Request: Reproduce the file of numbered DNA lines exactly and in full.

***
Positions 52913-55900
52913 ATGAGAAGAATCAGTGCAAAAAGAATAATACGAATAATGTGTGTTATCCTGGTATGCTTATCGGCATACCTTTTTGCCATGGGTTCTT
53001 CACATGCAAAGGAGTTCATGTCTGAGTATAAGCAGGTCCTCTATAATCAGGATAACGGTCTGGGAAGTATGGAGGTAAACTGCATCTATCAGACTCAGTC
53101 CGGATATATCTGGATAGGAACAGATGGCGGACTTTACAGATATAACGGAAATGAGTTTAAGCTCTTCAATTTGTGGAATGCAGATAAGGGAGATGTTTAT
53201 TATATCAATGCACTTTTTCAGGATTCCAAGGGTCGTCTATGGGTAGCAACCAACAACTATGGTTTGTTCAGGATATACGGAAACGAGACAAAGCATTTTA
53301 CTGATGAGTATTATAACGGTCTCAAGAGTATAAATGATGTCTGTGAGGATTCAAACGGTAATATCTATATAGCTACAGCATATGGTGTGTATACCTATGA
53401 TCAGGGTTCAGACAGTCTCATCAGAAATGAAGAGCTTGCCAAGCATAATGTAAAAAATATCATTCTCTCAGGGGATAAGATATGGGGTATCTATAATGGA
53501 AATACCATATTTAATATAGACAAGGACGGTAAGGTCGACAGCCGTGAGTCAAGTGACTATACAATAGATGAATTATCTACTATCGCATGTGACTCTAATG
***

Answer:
Positions 52913-55900
52913 ATGAGAAGAATCAGTGCAAAAAGAATAATACGAATAATGTGTGTTATCCTGGTATGCTTATCGGCATACCTTTTTGCCATGGGTTCTT
53001 CACATGCAAAGGAGTTCATGTCTGAGTATAAGCAGGTCCTCTATAATCAGGATAACGGTCTGGGAAGTATGGAGGTAAACTGCATCTATCAGACTCAGTC
53101 CGGATATATCTGGATAGGAACAGATGGCGGACTTTACAGATATAACGGAAATGAGTTTAAGCTCTTCAATTTGTGGAATGCAGATAAGGGAGATGTTTAT
53201 TATATCAATGCACTTTTTCAGGATTCCAAGGGTCGTCTATGGGTAGCAACCAACAACTATGGTTTGTTCAGGATATACGGAAACGAGACAAAGCATTTTA
53301 CTGATGAGTATTATAACGGTCTCAAGAGTATAAATGATGTCTGTGAGGATTCAAACGGTAATATCTATATAGCTACAGCATATGGTGTGTATACCTATGA
53401 TCAGGGTTCAGACAGTCTCATCAGAAATGAAGAGCTTGCCAAGCATAATGTAAAAAATATCATTCTCTCAGGGGATAAGATATGGGGTATCTATAATGGA
53501 AATACCATATTTAATATAGACAAGGACGGTAAGGTCGACAGCCGTGAGTCAAGTGACTATACAATAGATGAATTATCTACTATCGCATGTGACTCTAATG